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Is dual-boot as secure as a VM, and is VM that secure?


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Hi there, I'm a computer science student at university and I'm looking to start getting into pen testing and ethical hacking, just as a hobby. I've signed up for hackthebox.eu and was advised to use a VM for security reasons, I understand that they are more secure, but I wondered to what extend, and why? on top of that would dual booting not be just as if not more secure? why or why not? and could I just boot from an encrypted external SSD and then plug that in to my computer which I want to pen test, which of these options would be the most secure. Thanks for the help, temp0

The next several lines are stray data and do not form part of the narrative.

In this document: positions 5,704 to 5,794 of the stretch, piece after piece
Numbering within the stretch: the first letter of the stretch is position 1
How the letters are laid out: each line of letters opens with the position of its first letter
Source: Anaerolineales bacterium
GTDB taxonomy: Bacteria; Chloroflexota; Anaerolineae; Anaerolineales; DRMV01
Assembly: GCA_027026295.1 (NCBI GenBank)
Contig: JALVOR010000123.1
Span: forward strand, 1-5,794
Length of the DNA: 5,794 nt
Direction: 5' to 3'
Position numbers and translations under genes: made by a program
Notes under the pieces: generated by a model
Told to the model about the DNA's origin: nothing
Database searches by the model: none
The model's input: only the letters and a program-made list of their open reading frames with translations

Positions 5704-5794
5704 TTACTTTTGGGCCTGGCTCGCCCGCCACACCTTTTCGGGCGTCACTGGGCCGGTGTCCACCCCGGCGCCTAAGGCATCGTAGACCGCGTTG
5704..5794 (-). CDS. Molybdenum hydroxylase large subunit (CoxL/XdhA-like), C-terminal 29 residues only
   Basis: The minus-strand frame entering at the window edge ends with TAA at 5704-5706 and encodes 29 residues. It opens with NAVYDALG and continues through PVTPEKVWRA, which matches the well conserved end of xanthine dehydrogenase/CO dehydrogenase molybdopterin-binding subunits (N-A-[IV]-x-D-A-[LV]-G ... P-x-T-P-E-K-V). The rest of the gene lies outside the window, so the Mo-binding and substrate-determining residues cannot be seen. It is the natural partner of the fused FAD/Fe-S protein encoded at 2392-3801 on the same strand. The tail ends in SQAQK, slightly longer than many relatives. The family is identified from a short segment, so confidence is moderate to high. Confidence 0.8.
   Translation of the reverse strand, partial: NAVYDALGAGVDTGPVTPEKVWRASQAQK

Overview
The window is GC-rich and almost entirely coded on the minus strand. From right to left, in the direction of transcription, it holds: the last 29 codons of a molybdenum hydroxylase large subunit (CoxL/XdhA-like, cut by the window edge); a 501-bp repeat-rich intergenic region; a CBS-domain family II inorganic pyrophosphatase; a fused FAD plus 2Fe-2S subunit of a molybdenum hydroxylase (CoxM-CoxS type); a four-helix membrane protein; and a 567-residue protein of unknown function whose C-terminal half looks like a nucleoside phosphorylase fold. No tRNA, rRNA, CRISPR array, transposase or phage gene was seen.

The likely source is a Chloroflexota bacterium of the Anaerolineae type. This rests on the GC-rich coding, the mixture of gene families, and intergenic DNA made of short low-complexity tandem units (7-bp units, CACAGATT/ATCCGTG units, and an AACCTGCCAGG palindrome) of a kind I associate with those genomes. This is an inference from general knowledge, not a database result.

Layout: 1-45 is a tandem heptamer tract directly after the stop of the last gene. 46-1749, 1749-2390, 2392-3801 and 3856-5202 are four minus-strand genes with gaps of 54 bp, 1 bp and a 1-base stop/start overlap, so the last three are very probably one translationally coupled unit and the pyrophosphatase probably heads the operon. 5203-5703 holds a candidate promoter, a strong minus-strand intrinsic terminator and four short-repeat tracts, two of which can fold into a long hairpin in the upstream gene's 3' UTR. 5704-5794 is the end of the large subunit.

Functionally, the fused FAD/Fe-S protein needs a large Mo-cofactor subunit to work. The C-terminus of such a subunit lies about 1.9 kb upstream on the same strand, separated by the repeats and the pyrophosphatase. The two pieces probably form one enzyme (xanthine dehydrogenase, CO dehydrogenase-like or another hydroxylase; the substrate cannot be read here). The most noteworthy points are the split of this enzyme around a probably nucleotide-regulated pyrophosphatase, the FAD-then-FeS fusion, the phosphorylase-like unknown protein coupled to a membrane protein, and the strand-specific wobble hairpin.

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If you only have access to one (1) physical computer, then I would go with an environment of VMs. If you are afraid of "polluting" your ordinary installation, then I would get an alternative hard drive and change the drive when pentesting. If that is too much work, then you can isolate both attacking and victim virtual machines in a virtual network on the PC. The risk all depends on what you are about to do. If it is things that wouldn't harm your host, then I would go virtual. I haven't dual booted since the 90's. There's potential risk of the guest breaking out and accessing the host when running VMs, but it all depends what you are doing. If you want to really isolate it, then put some money in a used desktop or laptop PC, install some variant/distro built on Linux, use VirtualBox and then create a pentesting environment that is isolated. Needs some RAM, but it will work. In either way, I would separate what is "production" for you (your ordinary PC) and the environment you use for your pentesting labs. Things can happen and it would be a shame if your school work got lost due to some of your testing. You could also skip the need for local equipment (other than your PC) and use services online like you have already mentioned, TryHackMe is another one https://tryhackme.com/ Using a VM to access such services are just related to every persons individual level of paranoia. It's good practice though. I would most likely use a VM for online cybersec services or a totally separate machine that could evaporate at any time without me shedding any tears.